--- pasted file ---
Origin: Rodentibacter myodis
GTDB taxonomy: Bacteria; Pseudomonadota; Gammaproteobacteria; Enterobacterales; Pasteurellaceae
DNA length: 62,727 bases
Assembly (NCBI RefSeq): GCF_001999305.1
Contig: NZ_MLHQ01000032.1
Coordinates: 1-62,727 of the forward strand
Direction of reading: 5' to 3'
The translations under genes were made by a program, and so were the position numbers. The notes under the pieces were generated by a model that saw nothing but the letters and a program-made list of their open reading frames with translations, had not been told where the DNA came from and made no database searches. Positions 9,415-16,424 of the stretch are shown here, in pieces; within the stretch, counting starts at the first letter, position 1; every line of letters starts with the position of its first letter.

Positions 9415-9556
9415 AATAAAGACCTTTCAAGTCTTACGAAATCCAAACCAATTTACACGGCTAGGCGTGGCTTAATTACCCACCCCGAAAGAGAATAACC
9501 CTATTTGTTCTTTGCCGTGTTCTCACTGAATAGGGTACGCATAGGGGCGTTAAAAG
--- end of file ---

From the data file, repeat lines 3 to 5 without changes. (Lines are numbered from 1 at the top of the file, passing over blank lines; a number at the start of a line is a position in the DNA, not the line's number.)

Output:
DNA length: 62,727 bases
Assembly (NCBI RefSeq): GCF_001999305.1
Contig: NZ_MLHQ01000032.1